Bucks County chiropractor Kevin Kita isn't quite sure how his bank account was compromised. All he knows is that both incidents, including a $12,000 theft last year, left his practice reeling for a month while the cybercrime was investigated. He could deposit but not withdraw money or pay bills - not with what appeared to be a large negative balance.
Ann Talbot, chief financial officer for a California general contractor, has a few more details about how her business was hit - perhaps because fingers briefly pointed her way after the first of two thefts, in which cyberthieves wired $100,000 to a Philippines bank. They had somehow hacked Talbot's bank login and password.
Kita and Talbot both count themselves lucky. TD Bank eventually restored Kita's losses, and Talbot's company recovered all but $29,000. But both stories illustrate the particular risks of cybercrime to businesses - a risk that Exton entrepreneur Marc Kramer aims to address through his new company, Radnor's Commercial Deposit Insurance Agency.
Kramer, 52, has started businesses before, and is the man behind Philadelphia's annual Angel Venture Fair. Where others see marketplace or regulatory failures, he sees opportunities, and that's what he saw in small business' large risks from cybercriminals' ability to suddenly loot a bank account.
Kramer's company opened last month after about two years of planning. Cofounded with retired insurance executive Dick Peterson, it markets policies designed to protect small businesses against cybercrime.
Why might you need such a policy? Kramer got the idea when he discovered something that people like Kita and Talbot have learned the hard way: Federal laws and regulations offer protections to consumers that aren't available when cybercriminals hit businesses.
To ease the transition to electronic banking, lawmakers long ago gave consumers special protections from fraudulent electronic transactions. If you pay regular attention to your bank statements, and keep close track of "access devices" such as debit cards, your losses are generally limited to $50 or, in the worst case, $500.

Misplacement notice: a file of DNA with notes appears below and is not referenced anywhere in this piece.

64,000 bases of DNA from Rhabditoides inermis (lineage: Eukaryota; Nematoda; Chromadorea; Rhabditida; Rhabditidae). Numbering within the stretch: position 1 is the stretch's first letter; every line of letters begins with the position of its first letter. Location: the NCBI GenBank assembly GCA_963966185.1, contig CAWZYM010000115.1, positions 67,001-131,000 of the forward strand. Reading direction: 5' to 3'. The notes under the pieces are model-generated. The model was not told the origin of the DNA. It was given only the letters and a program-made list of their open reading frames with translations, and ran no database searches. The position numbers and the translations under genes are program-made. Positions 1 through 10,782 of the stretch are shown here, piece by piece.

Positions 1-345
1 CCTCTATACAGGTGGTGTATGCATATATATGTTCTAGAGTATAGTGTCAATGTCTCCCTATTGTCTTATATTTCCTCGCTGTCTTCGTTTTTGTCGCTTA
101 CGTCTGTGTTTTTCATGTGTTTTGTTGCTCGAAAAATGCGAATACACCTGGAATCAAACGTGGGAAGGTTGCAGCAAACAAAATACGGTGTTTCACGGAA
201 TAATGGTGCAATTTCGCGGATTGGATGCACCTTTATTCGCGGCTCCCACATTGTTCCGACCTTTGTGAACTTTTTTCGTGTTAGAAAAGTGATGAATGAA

Big businesses have responded to the epidemic of cybercrime by adopting increasingly sophisticated antifraud systems, and can buy cybercrime insurance policies or riders to protect against risks.
But small businesses are stuck betwixt and between - without consumer-style protections, sophisticated systems, or broad insurance coverage. At a hearing last month, U.S. Rep. Chris Collins (R., N.Y.) said a recent study showed that "nearly 60 percent of small businesses will close within six months of a cyber-attack."
That's where CDIA comes in. Kramer calls its policies, offering up to $50,000 in protection for $178 a year, "an inexpensive, private-market solution" to a problem that can come out of the blue.
Talbot, for instance, suspects cyberthieves stole her company's bank logins and passwords thanks to "keylogger" programs, probably delivered via a virus when employees used company computers to explore social media.
In response, the company has turned more vigilant. For instance, it uses only dedicated computers to access bank accounts. Talbot calls that the "number-one easiest, fastest and cheapest way" to dodge keylogger risks.
Talbot's firm is also now covered by a broad cybercrime insurance policy with another company, which covered most of its second cybercrime incident - a $126,600 theft.
Kramer says his company is starting small, in part because the insurer underwriting its policies, XL Group P.L.C., wants to proceed gingerly. But his research convinced him that small businesses need protection - in part, because banks have made it clear they'll fight rather than cover sizable losses.
"Here's what I heard from banks," Kramer says. "If it's a few thousand dollars, we'll cover it. If it's $10,000, we'll split it. After that, they're on their own, because we don't have an obligation to fix it."